Sliding Barn Door Hardware: Endless Options and Kits
Sliding barn door hardware packages and options are extensive and daunting. Factor in options like finishes and hardware additions make it even more of a chore to ensure your barn door fits perfectly into your design scheme.
Barn door hardware choices like concealed or exposed hardware, bi-parting features, soft close options, styles and designs are all considered when building out your perfect barn door. Factor in a bevy of handle options and locks, you’ll start to see where a person could go insane. I’ve seen catalogs and website featuring literally hundreds of handles, pulls, and locks in a variety of finishes. The sliding hardware is a completely different catalog offering hundreds of telescopic, bi-parting, double, and single barn door hardware systems. But we’ll stick with the basics today.
There are two basic hardware door options; exposed or concealed. There are also basic finishes; chrome, brushed, bronze, brass, and black metal. As for parts in the kits, you’ll see variations like tubular track, flat track, various stops, floor guides, and mounts.
All hardware kits should include: The door, bar, mounts, stops, floor guide, handle or pull, and of course the rollers. You don’t have to buy the door with the kit. But I wouldn’t suggest mixing and matching parts of the sliding system. They are designed to work together and you risk damage or serious injury otherwise. If you decide to find a nice rustic door or order one from someone other than the seller of the barn door hardware, expect to drill some holes and modify the door to incorporate with the hardware.
So let’s dive into sliding barn door hardware kits and options so you know how to build your own barn door, speak like a pro, and design a perfect system that fits seamless into your design.
Exposed Barn Door Hardware
This is the most common and famous design for barn doors. It’s the kind you see on HGTV. As the name implies, exposed hardware means that it’s out in the open. Usually these styles range from over the top, technical masterpieces to understated strips of metal that simply function. Both have their place. Are you looking to draw attention to the hardware or do you want something that plays a role in the larger design landscape? Basically, do you want bling out or do you want classy understated flashes.
Concealed Barn Door Hardware
As the name implies, this is the exact opposite of exposed barn door hardware in terms of design. Concealed hardware is usually stored in some sort of housing. Mostly made of metal, but I’ve seen some designers take it a step further and have a custom enclosure designed of wood and other materials. Sometimes, you don’t need an enclosure at all. You can mount the hardware within the ceiling or the header of the door.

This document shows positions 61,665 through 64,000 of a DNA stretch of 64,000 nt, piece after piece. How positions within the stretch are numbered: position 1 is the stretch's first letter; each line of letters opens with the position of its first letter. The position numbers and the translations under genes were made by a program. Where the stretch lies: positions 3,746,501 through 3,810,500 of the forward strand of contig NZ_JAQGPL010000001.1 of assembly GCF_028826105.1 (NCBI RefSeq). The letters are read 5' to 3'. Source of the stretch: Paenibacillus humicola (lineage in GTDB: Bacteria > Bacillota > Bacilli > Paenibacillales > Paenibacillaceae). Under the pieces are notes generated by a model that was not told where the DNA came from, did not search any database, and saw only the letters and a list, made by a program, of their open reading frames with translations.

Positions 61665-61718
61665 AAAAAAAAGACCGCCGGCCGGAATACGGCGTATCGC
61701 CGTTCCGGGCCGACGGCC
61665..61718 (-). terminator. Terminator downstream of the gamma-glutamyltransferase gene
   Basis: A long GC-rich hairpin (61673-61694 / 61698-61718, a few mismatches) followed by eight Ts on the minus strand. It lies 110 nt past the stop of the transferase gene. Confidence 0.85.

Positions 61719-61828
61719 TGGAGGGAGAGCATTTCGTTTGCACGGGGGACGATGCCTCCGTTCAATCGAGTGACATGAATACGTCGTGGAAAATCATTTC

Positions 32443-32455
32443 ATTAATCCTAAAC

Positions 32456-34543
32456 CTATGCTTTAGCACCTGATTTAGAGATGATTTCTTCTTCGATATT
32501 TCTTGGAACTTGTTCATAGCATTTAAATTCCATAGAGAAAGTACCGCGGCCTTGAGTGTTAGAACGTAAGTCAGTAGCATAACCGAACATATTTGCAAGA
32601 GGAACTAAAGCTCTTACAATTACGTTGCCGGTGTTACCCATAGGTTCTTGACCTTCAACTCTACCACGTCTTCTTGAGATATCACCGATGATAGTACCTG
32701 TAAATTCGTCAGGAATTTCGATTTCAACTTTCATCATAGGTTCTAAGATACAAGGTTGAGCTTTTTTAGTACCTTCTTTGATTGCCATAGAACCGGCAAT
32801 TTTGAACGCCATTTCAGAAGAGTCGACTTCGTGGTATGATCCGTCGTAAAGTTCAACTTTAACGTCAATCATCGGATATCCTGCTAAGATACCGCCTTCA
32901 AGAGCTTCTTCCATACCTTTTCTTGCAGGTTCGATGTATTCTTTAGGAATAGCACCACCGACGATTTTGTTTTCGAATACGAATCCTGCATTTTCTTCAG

Another concealed barn door option is the pocket door. Pocket doors have all of their hardware contained in the header above the door opening and the doors are slid into the wall. In my opinion, these are luxury. Maybe because I associate them with early 20th century homes and mansions here in the south where this style was the norm.
Secretly, I love these doors because it’s hard to not have a strong urge to just rip them open and make a grand entrance.
Bars, Stops, Mounts, & Floor Guides
Bars are the horizontal pieces of metal that the rollers glide on thus opening and closing your barn door. There are 2 variations; flat and tubular. The names are pretty self-explanatory. Flat is simply a flat piece of metal while tubular is tube piping. Both require special rollers that work specifically with that bar system.
Stops are small metal and rubber mounts that are fixed onto either end of the bar. They are set in place by the installer and stop your door from rolling off the side of the bar whilst closing or opening. They are calibrated and installed in a specific area so that your door is closed in the perfect position and opens up to a certain spot.
Mounts are used to fix the bar to the header above the door. There are multiple mounts in the kit and are attached to the bar through pre-drilled holes. The styling of mounts will usually compliment the roller and handle styles.
Floor guides are small and simply makes sure the door moves straight from left to right. Floor guides are rarely noticed but play a huge part in the function of a barn door. It also prohibits the door from be pulled away from the door thus keeping it from being rotated off the bar. Floor guides have the same finish and metal as the rest of the kit.
Barn Door Rollers
This is where you can get real stylish, and real expensive, real quick. From over the top to understated, the rollers have an absolute function of opening and closing your closing your door thousands of times, but also to be the fashion center of your barn door hardware. Just remember; the door is the focus and the overall design cannot upstage your total scene and environment.
Barn Door Handles
Like the rollers and kits, there are thousands of handles and pulls to choose from. Firstly, a pull is a little metal stud or a hole through the door. It’s small, simply and works. A handle is something that you’d see on a glass door in a mall or a glass shower. They are offered in the same finishes as the barn door sliding hardware kit and both should usually be purchased from the same dealer to ensure consistency in finishes. Often times, handles and pulls are paired with hardware kits based on styles but you can often choose a different one.
Barn Door Hardware Finishes
The basic finishes usually cover every design style unless you’re going for diamonds bedazzled all over the place or want something made of 24k gold. The names are pretty clear as to what they are. Black metal looks like cast iron. I’m sure you can find some cast iron door hardware, but I’d stick with black, textured steel.